The repatriation tax holiday proposal is built on three arguments, only two of which are explicit. The first argument is that many U.S. companies generate large amounts of foreign earnings through their foreign subsidiaries, on which heavy U.S. tax would be due if the funds were brought home. Of this, there is no doubt.
The second argument is that these companies would substantially increase their domestic investment if they could repatriate some of their already accumulated foreign earnings. This is unlikely, especially in light of the 2004 experience and the weakness of the nation’s economy today.
In between these two explicit arguments lies the third, implicit, argument that the companies in question have inadequate access to capital and that it is this lack alone that prevents companies from undertaking the full amount of investment they would prefer. There is no evidence that U.S. multinational corporations are capital-constrained today, just as there was none in 2004. Thus, since there is no domestic need for additional capital resources, the repatriation tax holiday would not produce a surge in domestic investment. Instead, it would likely have the same effects it did in 2004—backward-looking tax relief for international companies and their shareholders, but little in the way of new investment, economic growth, or job creation.
In his March 23, 2011, blog post on the subject, Assistant Treasury Secretary for Tax Policy Michael Mundaca correctly observed that “Comprehensive [tax] reform can be done. We should not allow ourselves to be distracted from that goal.” Policymakers should focus on fundamental reforms, like lowering the corporate tax rate and permanently moving toward territoriality for future earnings. Job growth will be sure to follow.
—J. D. Foster, Ph.D., is Norman B. Ture Senior Fellow in the Economics of Fiscal Policy in the Thomas A. Roe Institute for Economic Policy Studies, and Curtis S. Dubay is a Senior Analyst in Tax Policy in the Roe Institute, at The Heritage Foundation.
The earnings of other business forms, such as company branches, are subject to current U.S. tax whether the income is returned home or not. The deferral of U.S. tax is available only to U.S.-owned corporations operating abroad, known as controlled foreign corporations (CFCs).
Mihir A. Desai, Fritz C. Foley, and James R. Hines, “Domestic Effects of the Foreign Activities of US Multinationals,” American Economic Journal: Economic Policy, Vol. 1, No. 1 (February 2009), at http://www.ingentaconnect.com/content/aea/aejep/2009/00000001/00000001/art00008 (September 27, 2011).
Allen Sinai, “Macroeconomic Effects of Reducing the Effective Tax Rate on Repatriated Foreign Subsidiary Earnings in a Credit- and Liquidity-Constrained Environment,” Decision Economics, Inc., January 30, 2009, at http://www.accf.org/media/dynamic/3/media_316.pdf (September 27, 2011).
See “National Income and Product Accounts,” Table 11 (“Corporate Profits: Level and Percent Change”), Bureau of Economic Analysis, Department of Commerce, August 26, 2011, at http://www.bea.gov/newsreleases/national/gdp/2011/pdf/gdp2q11_2nd.pdf (September 27, 2011).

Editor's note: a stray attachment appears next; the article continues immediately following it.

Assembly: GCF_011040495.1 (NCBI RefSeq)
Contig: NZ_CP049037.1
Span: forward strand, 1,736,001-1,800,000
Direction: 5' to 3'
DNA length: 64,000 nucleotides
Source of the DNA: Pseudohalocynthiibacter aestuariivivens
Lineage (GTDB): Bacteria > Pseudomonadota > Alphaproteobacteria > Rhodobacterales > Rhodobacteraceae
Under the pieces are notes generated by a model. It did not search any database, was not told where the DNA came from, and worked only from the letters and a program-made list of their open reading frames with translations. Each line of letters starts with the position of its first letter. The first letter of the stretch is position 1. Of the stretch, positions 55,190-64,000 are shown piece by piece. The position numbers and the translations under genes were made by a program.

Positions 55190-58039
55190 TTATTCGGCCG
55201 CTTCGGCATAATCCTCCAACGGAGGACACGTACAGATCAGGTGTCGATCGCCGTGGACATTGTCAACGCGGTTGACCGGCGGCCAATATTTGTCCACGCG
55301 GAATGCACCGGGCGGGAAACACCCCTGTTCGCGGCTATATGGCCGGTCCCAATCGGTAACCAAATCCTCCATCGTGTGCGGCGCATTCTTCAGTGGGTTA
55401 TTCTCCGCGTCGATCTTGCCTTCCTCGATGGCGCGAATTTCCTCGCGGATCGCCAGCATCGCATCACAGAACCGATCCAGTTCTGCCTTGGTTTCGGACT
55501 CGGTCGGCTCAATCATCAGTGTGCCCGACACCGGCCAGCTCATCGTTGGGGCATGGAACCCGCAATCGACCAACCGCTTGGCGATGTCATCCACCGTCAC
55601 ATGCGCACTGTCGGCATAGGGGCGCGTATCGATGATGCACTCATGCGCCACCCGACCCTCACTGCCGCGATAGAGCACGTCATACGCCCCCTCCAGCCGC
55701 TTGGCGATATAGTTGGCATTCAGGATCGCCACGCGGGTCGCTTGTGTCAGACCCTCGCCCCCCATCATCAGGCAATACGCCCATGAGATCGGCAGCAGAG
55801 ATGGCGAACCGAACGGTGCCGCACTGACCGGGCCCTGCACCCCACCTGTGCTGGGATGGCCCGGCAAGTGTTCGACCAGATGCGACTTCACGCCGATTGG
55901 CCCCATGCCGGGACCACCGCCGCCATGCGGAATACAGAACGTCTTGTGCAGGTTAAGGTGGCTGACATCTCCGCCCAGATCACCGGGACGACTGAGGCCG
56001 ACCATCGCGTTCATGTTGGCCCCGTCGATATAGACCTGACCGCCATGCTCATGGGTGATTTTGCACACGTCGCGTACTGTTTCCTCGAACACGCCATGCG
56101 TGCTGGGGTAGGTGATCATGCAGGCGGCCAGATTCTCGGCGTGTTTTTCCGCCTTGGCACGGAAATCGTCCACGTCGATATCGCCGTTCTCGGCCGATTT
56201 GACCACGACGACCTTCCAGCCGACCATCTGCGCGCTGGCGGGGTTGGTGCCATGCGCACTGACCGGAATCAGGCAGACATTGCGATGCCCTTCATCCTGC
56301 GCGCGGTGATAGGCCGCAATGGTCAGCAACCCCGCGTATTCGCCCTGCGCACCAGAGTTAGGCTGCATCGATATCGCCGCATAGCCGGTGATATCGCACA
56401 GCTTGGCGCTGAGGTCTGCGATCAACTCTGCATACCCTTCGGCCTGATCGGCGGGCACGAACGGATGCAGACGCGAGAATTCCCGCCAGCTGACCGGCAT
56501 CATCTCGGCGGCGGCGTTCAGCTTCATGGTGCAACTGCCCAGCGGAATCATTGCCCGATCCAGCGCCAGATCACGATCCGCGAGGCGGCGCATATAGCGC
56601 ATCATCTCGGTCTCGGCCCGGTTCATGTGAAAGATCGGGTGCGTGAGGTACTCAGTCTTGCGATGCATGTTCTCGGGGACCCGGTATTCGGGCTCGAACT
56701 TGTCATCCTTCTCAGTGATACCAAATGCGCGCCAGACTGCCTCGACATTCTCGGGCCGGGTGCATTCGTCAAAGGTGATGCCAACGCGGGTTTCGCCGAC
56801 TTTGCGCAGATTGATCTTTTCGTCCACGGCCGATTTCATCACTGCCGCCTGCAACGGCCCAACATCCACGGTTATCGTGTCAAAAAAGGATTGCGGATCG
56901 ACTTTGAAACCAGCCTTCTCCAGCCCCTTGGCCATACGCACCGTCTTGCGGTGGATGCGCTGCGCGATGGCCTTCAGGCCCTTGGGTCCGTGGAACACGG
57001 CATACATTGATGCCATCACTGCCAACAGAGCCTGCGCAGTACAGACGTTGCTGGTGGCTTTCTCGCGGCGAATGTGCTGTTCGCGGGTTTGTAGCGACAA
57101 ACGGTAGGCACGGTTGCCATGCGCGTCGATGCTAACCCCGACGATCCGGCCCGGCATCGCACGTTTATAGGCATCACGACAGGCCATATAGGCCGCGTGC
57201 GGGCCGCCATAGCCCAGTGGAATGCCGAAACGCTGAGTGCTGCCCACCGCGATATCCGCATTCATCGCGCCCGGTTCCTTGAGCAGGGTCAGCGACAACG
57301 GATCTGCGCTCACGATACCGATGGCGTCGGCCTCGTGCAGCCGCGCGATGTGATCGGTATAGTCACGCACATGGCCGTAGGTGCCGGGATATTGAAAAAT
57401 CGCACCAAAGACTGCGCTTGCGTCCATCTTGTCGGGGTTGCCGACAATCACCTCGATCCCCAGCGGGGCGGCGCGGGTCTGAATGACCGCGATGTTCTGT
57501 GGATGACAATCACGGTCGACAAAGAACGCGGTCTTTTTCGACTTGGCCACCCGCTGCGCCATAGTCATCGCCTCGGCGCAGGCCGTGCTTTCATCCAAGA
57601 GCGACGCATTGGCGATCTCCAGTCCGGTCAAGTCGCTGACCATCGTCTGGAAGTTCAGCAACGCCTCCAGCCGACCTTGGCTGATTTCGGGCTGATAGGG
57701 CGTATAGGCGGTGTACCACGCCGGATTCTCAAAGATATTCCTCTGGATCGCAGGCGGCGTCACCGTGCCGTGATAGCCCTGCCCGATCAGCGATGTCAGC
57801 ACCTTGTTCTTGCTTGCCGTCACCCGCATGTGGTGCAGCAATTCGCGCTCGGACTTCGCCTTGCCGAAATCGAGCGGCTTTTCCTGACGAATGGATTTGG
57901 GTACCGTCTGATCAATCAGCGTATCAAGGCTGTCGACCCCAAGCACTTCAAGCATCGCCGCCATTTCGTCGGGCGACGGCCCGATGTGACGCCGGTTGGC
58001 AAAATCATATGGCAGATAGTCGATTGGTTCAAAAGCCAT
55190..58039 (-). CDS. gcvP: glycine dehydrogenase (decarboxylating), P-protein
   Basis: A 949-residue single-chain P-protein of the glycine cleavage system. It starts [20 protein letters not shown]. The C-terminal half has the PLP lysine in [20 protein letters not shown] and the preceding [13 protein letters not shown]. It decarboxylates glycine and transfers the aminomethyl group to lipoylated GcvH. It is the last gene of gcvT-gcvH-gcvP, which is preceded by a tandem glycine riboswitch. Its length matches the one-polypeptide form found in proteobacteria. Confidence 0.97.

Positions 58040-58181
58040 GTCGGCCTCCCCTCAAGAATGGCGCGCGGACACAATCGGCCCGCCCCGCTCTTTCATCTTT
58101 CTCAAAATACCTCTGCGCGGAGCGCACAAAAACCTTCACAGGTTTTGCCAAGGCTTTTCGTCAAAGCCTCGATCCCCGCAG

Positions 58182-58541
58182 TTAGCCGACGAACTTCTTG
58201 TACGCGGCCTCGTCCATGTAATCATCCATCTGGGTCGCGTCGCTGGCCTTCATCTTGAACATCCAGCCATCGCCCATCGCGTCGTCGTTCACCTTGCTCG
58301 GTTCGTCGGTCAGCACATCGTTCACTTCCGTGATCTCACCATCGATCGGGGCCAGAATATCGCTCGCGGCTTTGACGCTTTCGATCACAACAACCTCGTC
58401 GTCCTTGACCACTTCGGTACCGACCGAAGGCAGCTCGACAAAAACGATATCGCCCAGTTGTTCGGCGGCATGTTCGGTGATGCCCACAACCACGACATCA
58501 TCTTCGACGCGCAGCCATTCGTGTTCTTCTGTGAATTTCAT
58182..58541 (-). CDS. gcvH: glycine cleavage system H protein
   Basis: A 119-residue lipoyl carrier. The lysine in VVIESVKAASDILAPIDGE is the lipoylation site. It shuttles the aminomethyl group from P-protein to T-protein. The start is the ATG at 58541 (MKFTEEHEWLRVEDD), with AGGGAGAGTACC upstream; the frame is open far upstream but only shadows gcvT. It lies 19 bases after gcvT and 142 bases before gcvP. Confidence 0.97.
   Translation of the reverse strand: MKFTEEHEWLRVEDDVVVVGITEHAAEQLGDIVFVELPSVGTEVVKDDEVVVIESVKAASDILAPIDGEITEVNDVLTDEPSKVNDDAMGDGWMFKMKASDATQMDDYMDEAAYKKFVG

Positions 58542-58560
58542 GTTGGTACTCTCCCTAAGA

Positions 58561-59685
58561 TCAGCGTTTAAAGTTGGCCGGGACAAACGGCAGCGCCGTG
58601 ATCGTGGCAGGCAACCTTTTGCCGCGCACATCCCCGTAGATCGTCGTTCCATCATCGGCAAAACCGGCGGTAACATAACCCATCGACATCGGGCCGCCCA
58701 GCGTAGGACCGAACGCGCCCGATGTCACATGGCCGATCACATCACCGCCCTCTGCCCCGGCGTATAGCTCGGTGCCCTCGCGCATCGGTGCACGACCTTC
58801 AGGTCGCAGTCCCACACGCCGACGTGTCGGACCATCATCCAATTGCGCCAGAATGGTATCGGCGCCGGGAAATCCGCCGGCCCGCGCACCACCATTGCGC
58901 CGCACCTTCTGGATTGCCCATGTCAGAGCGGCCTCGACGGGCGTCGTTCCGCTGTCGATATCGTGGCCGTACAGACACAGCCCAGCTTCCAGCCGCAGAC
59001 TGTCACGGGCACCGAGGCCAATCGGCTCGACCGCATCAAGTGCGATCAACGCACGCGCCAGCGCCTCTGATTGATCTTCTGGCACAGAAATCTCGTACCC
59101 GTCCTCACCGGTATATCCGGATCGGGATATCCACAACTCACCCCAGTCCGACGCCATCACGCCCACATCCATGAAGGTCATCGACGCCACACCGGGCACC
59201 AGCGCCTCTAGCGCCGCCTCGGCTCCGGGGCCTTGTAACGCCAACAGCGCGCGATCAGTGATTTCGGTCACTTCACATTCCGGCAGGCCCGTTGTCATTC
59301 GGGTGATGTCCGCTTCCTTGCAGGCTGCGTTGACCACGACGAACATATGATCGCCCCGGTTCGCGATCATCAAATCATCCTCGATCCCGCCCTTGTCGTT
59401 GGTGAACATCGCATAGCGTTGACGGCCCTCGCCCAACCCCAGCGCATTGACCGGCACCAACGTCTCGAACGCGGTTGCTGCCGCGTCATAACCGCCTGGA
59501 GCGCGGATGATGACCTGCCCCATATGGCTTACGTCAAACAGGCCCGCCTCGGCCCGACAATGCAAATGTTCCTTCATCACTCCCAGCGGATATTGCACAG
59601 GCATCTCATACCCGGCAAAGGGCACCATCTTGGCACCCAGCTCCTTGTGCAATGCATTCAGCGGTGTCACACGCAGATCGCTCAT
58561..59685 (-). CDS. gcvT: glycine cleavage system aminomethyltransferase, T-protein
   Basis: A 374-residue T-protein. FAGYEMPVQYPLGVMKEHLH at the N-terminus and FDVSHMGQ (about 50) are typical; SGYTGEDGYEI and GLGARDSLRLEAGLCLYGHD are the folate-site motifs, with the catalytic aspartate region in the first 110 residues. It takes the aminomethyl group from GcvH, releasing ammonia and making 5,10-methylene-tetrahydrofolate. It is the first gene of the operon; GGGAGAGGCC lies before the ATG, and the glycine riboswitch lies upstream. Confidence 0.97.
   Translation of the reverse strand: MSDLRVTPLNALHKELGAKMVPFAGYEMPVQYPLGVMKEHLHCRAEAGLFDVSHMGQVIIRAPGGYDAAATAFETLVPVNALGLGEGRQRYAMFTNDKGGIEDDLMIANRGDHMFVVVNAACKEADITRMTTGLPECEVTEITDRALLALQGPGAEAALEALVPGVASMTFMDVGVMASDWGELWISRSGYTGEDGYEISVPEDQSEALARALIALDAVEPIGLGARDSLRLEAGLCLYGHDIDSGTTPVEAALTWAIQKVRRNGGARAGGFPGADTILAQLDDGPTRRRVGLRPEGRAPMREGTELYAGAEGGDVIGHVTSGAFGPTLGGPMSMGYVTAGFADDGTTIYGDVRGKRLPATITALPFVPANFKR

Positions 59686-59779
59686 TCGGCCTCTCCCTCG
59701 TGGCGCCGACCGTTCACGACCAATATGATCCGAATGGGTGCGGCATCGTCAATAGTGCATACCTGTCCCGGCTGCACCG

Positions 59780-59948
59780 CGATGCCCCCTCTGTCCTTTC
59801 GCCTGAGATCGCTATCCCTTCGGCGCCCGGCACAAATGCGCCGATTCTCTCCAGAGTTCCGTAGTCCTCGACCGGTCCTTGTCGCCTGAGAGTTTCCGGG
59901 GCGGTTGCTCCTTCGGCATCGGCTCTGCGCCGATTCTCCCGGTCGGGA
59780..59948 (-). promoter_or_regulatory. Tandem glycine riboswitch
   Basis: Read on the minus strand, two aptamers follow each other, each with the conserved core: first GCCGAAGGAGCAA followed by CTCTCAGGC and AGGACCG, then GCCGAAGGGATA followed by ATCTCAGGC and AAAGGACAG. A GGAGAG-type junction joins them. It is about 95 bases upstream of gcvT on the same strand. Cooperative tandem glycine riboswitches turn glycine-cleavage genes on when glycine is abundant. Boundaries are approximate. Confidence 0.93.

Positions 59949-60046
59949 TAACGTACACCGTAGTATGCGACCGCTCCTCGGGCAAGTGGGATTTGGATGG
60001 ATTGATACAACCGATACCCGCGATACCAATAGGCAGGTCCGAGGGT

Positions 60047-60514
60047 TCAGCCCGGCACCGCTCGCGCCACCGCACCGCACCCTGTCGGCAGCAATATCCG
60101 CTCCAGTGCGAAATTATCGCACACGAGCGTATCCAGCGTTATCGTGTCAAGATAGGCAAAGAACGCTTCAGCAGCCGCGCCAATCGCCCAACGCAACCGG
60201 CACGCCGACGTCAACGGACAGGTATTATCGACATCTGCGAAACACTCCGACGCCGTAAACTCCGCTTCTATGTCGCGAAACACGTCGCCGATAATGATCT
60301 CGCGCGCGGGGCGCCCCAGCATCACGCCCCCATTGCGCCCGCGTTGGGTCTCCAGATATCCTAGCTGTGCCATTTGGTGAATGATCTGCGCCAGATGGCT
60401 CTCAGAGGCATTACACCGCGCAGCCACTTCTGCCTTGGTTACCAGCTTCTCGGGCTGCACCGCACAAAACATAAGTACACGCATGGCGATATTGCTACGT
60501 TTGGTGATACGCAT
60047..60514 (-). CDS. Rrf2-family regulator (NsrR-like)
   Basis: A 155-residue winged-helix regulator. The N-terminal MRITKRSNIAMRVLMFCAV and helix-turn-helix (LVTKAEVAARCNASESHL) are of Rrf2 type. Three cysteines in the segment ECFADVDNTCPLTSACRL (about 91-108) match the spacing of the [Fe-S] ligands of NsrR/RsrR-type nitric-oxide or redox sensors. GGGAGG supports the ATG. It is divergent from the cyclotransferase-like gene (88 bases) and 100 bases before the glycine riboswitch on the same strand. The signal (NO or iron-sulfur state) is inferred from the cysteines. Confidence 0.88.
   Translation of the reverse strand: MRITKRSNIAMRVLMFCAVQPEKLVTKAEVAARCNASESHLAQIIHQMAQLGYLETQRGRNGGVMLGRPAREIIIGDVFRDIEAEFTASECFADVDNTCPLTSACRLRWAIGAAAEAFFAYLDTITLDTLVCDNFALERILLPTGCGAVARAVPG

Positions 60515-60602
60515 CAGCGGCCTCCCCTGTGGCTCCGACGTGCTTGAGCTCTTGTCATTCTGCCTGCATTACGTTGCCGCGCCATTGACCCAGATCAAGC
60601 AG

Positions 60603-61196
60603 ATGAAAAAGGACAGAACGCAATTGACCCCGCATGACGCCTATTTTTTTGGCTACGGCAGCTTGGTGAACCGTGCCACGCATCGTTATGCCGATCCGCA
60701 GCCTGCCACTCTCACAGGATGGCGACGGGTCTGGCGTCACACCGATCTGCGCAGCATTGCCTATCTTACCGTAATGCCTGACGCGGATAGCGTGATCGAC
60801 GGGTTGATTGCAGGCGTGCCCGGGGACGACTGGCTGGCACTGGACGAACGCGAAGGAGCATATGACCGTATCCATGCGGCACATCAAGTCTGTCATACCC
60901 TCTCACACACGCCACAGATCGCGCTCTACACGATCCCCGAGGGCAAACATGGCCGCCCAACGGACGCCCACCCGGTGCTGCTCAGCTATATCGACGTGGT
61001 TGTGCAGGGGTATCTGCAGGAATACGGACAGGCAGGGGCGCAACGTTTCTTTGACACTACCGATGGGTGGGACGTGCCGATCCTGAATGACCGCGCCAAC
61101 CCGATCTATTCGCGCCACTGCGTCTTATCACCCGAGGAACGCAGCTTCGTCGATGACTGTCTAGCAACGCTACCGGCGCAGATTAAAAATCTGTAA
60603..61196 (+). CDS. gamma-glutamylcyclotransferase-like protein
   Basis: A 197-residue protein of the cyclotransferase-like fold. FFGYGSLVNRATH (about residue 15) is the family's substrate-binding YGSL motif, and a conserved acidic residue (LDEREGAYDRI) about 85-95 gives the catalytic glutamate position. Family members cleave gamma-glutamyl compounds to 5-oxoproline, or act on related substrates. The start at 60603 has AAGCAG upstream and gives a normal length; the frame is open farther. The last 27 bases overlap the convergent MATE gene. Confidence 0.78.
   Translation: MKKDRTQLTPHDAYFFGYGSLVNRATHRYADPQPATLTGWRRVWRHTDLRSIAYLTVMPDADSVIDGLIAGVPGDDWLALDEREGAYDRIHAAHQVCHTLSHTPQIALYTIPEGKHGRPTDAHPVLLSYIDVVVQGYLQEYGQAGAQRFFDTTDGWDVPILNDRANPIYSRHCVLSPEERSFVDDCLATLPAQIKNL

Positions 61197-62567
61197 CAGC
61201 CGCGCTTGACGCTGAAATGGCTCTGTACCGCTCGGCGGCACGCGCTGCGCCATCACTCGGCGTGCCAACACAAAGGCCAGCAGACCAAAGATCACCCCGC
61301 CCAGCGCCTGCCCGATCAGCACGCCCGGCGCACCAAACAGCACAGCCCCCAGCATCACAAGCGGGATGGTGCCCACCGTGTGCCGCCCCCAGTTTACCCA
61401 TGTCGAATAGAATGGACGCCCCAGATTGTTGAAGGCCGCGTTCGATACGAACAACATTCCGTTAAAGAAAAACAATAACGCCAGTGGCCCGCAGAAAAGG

“National Income and Product Accounts,” Table 3 (“Gross Domestic Product and Related Measures: Level and Change From Preceding Period”), Bureau of Economic Analysis, Department of Commerce, August 26, 2011, at http://www.bea.gov/newsreleases/national/gdp/2011/pdf/gdp2q11_2nd.pdf (September 27, 2011).
“Industrial Production and Capacity Utilization–G.17,” Board of Governors of the Federal Reserve System, Table 7 (“Capacity Utilization”), September 15, 2011, at http://www.federalreserve.gov/releases/g17/current/default.htm (September 27, 2011), and press release, “The Employment Situation—August 2011,” Bureau of Labor Statistics, September 2, 2011, at http://www.bls.gov/news.release/pdf/empsit.pdf (September 27, 2011).
Melissa Redmiles, “The One-Time Received Dividend Deduction,” Internal Revenue Service Statistics of Income Bulletin, Spring 2008, at http://www.irs.gov/pub/irs-soi/08codivdeductbul.pdf (September 27, 2011).
Dhammika Dharmapala, C. Fritz Foley, and Kristin J. Forbes, “Watch What I Do, Not What I Say: The Unintended Consequences of the Homeland Investment Act,” National Bureau of Economic Research Working Paper No. 15023, June 2009, at http://www.nber.org/papers/w15023 (September 27, 2011), and Michael Faulkender and Mitchell Petersen, “Investment and Capital Constraints: Repatriations Under the American Jobs Creation Act,” National Bureau of Economic Research Working Paper No. 15248, August 2009, at http://www.nber.org/papers/w15248.pdf (September 27, 2011).
Dharmapala, Foley, and Forbes, “Watch What I Do, Not What I Say.”
Jennifer L. Blouin and Linda K. Krull, “Bringing it Home: A Study of the Incentives Surrounding the Repatriation of Foreign Earnings Under the American Jobs Creation Act of 2004,” Social Science Research Network, July 21, 2008, at http://ssrn.com/abstract=925348 (September 27, 2011).
The justification for a partial exemption is that companies typically incur some domestic expenses in the production of foreign income. An obvious example is the expenses associated with domestic corporate headquarters. Rather than fall back on cumbersome sourcing rules, it is generally simpler to apply a modest “haircut” to the exemption amount, allowing an exemption of 90 percent or 95 percent of foreign income rather than the full 100 percent.
Michael Mundaca, “Just the Facts: The Costs of a Repatriation Tax Holiday,” Treasury Notes, March 23, 2011, at http://www.treasury.gov/connect/blog/Pages/Just-the-Facts-The-Costs-of-a-Repatriation-Tax-Holiday.aspx (September 27, 2011).